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How does Shakespeare use the Wedding Scene toSurprise the Audience and to Show the Power of Men in the 16th Century? Much Ado About Nothing.

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How does Shakespeare use the Wedding Scene to Surprise the Audience and to Show the Power of Men in the 16th Century? Much Ado About Nothing. In the play 'Much ado About Nothing', Shakespeare uses the power of men to surprise the audience in the wedding scene and to give the play an unexpected twist. When Don John took Claudio and Don Pedro to the outside of Hero's balcony, Claudio believed Don Johns words because he was watching what he thought was Hero and another man in Hero's room, and was thinking all the things that could be happening. ...read more.


Because of Hero 'playing around', Don Pedro may lose a friend and lose the reputation with the people of Messina. In the wedding scene, after Claudio, Don John and Don Pedro have said there words against Hero, Leonarto believes them over his own daughter without any proof. "Would the two princes lie? And Claudio lie?" The princes were honourable men and without any proof Leonarto still believed them because men had more power then women and were believed over women. Once Leonarto thinks straight he starts to believe his daughter Hero and forgives her. ...read more.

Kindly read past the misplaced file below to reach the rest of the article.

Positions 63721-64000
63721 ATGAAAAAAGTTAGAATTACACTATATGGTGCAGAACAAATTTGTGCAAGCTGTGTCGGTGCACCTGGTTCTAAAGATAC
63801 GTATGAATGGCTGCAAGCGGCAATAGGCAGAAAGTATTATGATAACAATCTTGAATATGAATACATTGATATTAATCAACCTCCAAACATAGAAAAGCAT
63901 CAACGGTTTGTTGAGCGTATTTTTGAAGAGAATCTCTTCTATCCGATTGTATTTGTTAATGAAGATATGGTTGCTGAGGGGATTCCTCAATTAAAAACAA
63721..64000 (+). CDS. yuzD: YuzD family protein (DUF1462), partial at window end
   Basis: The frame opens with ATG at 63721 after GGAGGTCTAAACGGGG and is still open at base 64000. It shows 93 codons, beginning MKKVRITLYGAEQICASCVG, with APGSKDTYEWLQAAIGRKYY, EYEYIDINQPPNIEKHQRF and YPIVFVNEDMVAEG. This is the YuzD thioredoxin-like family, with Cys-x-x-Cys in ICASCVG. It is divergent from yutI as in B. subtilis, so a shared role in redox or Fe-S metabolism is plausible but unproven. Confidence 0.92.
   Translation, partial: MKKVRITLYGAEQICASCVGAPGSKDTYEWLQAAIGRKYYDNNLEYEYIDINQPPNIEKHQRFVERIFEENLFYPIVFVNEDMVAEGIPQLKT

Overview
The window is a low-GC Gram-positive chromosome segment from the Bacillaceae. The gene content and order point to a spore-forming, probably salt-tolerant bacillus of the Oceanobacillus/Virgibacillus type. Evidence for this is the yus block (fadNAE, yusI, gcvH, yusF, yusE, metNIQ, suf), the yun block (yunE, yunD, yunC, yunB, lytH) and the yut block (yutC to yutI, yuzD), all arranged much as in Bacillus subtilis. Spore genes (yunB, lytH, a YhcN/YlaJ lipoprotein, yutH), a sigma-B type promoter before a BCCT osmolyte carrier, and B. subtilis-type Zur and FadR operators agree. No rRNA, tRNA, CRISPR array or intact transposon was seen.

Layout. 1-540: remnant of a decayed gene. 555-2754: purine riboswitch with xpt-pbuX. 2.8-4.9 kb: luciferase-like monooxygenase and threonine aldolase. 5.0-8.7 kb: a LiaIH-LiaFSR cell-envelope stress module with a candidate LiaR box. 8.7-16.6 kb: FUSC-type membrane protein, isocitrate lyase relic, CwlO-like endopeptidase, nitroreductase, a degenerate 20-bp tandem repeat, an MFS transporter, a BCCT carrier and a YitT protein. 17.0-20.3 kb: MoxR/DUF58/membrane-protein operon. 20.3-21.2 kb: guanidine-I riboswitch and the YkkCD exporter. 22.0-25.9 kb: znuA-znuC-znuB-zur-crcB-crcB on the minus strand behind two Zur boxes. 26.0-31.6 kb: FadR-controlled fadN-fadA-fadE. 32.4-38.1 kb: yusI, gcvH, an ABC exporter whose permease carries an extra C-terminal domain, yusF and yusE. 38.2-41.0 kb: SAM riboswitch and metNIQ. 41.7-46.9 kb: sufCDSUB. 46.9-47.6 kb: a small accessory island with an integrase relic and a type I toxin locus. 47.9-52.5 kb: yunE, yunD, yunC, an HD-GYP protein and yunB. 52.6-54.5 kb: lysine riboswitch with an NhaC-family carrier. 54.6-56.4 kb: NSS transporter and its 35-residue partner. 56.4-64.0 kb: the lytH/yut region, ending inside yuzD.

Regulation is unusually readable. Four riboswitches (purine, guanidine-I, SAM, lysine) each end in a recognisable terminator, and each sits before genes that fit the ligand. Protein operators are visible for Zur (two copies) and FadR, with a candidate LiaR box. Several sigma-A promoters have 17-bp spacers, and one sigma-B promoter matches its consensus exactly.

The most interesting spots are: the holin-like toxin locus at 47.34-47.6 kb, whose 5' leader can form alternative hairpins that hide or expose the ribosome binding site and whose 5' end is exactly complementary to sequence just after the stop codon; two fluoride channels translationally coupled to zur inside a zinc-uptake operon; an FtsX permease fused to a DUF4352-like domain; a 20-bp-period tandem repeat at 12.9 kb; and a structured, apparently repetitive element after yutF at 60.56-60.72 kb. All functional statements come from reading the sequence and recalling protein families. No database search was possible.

In the production we saw, Claudio was mainly marring Hero because of Leonarto's money. Leonarto had no son, so by marring Hero it would mean Leonarto's money would go straight to Claudio, not Hero. Men wanted there Daughters to be married to a good man so they know when they pass away, there daughters will have a good life with there husband. So this is why Hero still marries Claudio after he has hit her, embarrassed her in front of the whole town and called her a 'whore' and such. "Come, lady, die to live. This wedding day Perhaps is but prolonged. Have patience and endure." Men were so powerful that fathers wanted there daughters to marry the best man so she would be high class and respected because of her husband. ...read more.

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